Change in schools is particularly challenging to identity and, when it is imposed externally, agency. Where the intended change alters the nature of our pedagogy and fundamentally shifts the relationships between teachers and students, and between teachers and knowledge resistance is more likely. Smollan and Sayers indicate the importance of understanding the socially constructed nature of identity and the potentially negative impact that change can have on this for individuals, 'that change ‘dislodges’ identity and leads to anxiety and grieving’ (Smollan & Sayers. 2009 p439) and that this can result in resistance to change.

How then do we manage these competing pressures? How do we embrace change, accept organisational imperatives and find space for teacher agency?

There are great benefits to the students which arise from a well-designed learning platform. The great things which are the norm in one class become the great things which they experience in every class. The cumulative effects become significant for the learner when they are able to readily transfer their learning skills and dispositions from one context to the next and from one year to the next. Elements of a common vocabulary combined with familiar routines for thinking and learning create a school where transfer and continuity of learning become friction free. The start of year dip is minimised in such a culture. A great example of the benefits of this can be seen in the video below. In it you hear the Year 13 students of Landau Forte College describing their learning journeys. What is clearly shown in this are the benefits the students have arrived from a consistent approach to teaching and learning. The students have from this experience become powerful learners who are able to describe how their school has met their long term needs.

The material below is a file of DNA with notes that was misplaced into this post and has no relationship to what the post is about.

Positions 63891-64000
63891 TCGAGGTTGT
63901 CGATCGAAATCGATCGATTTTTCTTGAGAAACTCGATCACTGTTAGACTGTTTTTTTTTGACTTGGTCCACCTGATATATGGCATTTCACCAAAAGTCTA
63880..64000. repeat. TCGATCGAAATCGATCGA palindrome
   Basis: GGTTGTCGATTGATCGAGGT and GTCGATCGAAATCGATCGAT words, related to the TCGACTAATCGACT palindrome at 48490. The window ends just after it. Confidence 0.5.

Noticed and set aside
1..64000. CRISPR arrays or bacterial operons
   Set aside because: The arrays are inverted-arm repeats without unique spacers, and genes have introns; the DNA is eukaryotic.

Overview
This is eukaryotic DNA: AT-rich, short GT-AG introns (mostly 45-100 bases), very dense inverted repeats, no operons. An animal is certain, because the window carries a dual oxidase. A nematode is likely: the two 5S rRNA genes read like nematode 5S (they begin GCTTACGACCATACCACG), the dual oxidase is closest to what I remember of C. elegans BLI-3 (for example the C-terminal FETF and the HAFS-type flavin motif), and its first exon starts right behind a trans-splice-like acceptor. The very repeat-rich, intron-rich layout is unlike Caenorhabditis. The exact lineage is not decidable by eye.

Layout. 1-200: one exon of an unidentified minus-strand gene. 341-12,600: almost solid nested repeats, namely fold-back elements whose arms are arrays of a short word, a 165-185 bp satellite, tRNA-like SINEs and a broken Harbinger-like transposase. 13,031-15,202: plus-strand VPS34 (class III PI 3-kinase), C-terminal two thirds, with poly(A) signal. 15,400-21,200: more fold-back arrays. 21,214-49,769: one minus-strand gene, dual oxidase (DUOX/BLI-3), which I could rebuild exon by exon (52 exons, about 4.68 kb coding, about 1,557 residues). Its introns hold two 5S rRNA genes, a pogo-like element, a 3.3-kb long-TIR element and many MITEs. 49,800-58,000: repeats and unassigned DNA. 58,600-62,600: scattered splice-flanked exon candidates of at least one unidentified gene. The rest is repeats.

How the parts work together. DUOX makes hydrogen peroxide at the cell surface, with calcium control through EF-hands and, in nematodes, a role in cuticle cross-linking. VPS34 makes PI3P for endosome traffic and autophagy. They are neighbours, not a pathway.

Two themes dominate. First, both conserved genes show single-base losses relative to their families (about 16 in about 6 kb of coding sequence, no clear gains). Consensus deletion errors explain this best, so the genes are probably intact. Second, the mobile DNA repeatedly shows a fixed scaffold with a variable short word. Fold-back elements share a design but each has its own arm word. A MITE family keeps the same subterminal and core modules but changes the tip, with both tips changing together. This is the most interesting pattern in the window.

A well-designed learning environment should evolve and become enacted as a result of every voice within it. Confronted by ever increasing levels of complexity and rapid change schools cannot rely on a single visionary leader. The best solutions will be those developed through the cognitive work of many, each acting with personal agency and with commitment to the development of ideal solutions at an organisational level. Absent from such a model is the solo hero teacher but teacher agency does not have to disappear. Our schools are places where we can have a positive impact but this will occur through our collaborative efforts, our contribution to the collective voce of the profession. 

Schools which give their teachers a voice throughout the planning, implementation and continuous evaluation phases of change and growth, schools which embrace diversity and celebrate the unique perspectives which every member of the learning community contributes should be well placed then need to rely on teacher support of the plans which evolve thusly.
 By Nigel Coutts


Smollan, R & Sayers, J. (2009) Organizational Culture, Change and Emotions: A Qualitative Study. Journal of Change Management, 9:4, 435-457